C. of E. Bishop acts against married gay priest

A report in today’s Mail on Sunday  by Jonathan Petre says that Canon Jeremy Pemberton, who married Laurence Cunnington in April, is to have his rights to operate as a priest revoked. Jeremy was the first clergy person, so far as Changing Attitude knows, to marry following the extension of marriage to same-sex couples.

Jonathan Petre’s report says Bishop Richard Inwood removed Jeremy’s ‘Permission to Officiate’. The diocesan See is vacant at the moment and Richard Inwood, an Honorary Assistant Bishop in the diocese, is acting for the diocesan. Richard Inwood wrote and asked Jeremy to return his licence (in effect asking him to resign) shortly after interviewing him and after consulting John Sentamu, the Archbishop of York, whose instructions Richard Inwood has followed.

Jeremy also holds a licence in the Diocese of Lincoln where he is at present a hospital chaplain and this has not been revoked. Following an interview with the Bishop of Lincoln Jeremy was given a slap on the wrist for getting married, a note being put on his file and his name sent to Lambeth Palace.

The House of Bishops’ guidelines released in February said that clergy should not enter into such unions because they undermined the traditional Church teaching that marriage is reserved for a man and a woman. The Archbishop of York has required this action to be taken against Jeremy despite the message that has gone out from Lambeth Palace – bishops, let be, take no action. The Bishop of Norwich, Graham James, has been asked to keep a watching brief on developments. I’d be very interested to know how he is reacting to this news.

The Diocese of Southwell said it was a private matter. This is not a private matter. The action taken by Richard Inwood and John Sentamu has huge implications for lesbian and gay clergy in the Church of England, for any lesbian or gay person exploring a vocation and for every lesbian and gay ordinand. It has implications for the friends and families of these people and those whom they are already serving in parishes and chaplaincies or seek to serve in the future.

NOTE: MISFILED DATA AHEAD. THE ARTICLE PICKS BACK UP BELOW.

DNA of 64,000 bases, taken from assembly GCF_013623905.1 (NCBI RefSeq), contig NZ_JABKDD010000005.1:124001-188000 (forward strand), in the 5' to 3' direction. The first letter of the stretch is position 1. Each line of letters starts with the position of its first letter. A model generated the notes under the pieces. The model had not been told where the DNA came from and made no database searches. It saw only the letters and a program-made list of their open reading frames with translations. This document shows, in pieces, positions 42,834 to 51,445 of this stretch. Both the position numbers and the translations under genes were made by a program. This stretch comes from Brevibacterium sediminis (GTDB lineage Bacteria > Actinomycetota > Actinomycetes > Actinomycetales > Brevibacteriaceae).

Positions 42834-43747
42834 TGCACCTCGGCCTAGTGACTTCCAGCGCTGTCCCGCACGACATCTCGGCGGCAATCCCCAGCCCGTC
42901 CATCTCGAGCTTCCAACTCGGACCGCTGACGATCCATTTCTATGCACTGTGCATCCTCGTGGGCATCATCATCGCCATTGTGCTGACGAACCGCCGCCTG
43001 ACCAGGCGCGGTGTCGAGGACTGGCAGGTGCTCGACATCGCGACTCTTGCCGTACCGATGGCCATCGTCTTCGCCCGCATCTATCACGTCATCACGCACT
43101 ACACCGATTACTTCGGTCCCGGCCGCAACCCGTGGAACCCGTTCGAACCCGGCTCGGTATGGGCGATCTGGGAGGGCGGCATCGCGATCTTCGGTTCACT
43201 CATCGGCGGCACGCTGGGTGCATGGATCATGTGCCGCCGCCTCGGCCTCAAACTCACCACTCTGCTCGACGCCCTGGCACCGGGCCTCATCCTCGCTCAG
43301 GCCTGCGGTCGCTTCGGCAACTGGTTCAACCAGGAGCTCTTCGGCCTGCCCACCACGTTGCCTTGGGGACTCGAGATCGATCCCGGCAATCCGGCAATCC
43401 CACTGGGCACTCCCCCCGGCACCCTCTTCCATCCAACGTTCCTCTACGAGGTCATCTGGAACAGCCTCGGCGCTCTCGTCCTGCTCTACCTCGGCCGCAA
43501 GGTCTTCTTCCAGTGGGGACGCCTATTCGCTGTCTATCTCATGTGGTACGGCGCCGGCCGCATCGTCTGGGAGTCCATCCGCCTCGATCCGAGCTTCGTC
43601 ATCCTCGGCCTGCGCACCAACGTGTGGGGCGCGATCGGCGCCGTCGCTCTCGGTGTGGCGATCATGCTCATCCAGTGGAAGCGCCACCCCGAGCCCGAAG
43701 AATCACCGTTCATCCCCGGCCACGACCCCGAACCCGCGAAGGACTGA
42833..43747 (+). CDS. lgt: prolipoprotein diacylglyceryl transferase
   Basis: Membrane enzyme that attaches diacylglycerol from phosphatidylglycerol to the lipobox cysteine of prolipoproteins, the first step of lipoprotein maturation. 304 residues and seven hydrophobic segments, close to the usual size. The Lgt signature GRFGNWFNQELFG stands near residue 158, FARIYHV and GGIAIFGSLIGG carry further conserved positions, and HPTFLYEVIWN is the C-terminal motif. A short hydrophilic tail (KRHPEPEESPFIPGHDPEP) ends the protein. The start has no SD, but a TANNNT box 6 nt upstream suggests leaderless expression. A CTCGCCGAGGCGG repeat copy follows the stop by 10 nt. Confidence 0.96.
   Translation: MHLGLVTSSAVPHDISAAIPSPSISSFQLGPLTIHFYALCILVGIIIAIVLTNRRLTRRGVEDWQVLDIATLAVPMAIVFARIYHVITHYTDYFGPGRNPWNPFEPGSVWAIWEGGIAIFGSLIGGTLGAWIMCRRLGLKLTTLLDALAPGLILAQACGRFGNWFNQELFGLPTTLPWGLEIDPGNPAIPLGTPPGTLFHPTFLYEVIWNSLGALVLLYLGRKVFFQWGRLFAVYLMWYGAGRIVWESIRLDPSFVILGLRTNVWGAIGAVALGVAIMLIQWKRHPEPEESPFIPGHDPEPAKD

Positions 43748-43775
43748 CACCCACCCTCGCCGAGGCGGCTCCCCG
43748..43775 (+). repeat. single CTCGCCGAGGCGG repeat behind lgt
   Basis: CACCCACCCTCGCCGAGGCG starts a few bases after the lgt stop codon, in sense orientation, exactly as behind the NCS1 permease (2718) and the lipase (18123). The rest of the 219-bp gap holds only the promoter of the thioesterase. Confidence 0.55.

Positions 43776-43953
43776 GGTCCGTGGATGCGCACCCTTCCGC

The action taken by the bishop and archbishop has implications for the place of the Church of England in English society and for the teaching of the Church about marriage, intimacy and same-sex relationships.

The majority of members of the House of Bishops (including some who would be indentified as conservative evangelicals) are quietly or actively supportive of those lesbian and gay clergy who are partnered and open to their bishop. There are of course many lesbian and gay partnered clergy who are not open for fear of the repercussions that might ensue. Bishops actively support lesbian and gay clergy living together either as a co-habiting couple or in a civil partnership. The Archbishop of York and Richard Inwood take action against a priest who legalizes his relational status and marries.

As Father Andrew Cain, who married his partner yesterday, told Jonathan Petre: ‘Making a lifetime commitment to another person is what we preach. Simon Sarmiento, speaking for Inclusive Church, said: ‘If the bishops continue to take disciplinary action against clergy getting married they must expect a backlash.’

It’s very difficult to be 100% accurate in reporting events in the Church of England. There are several inaccuracies in Jonathan’s report and there may be inaccuracies in this report, and I’d welcome corrections if there are.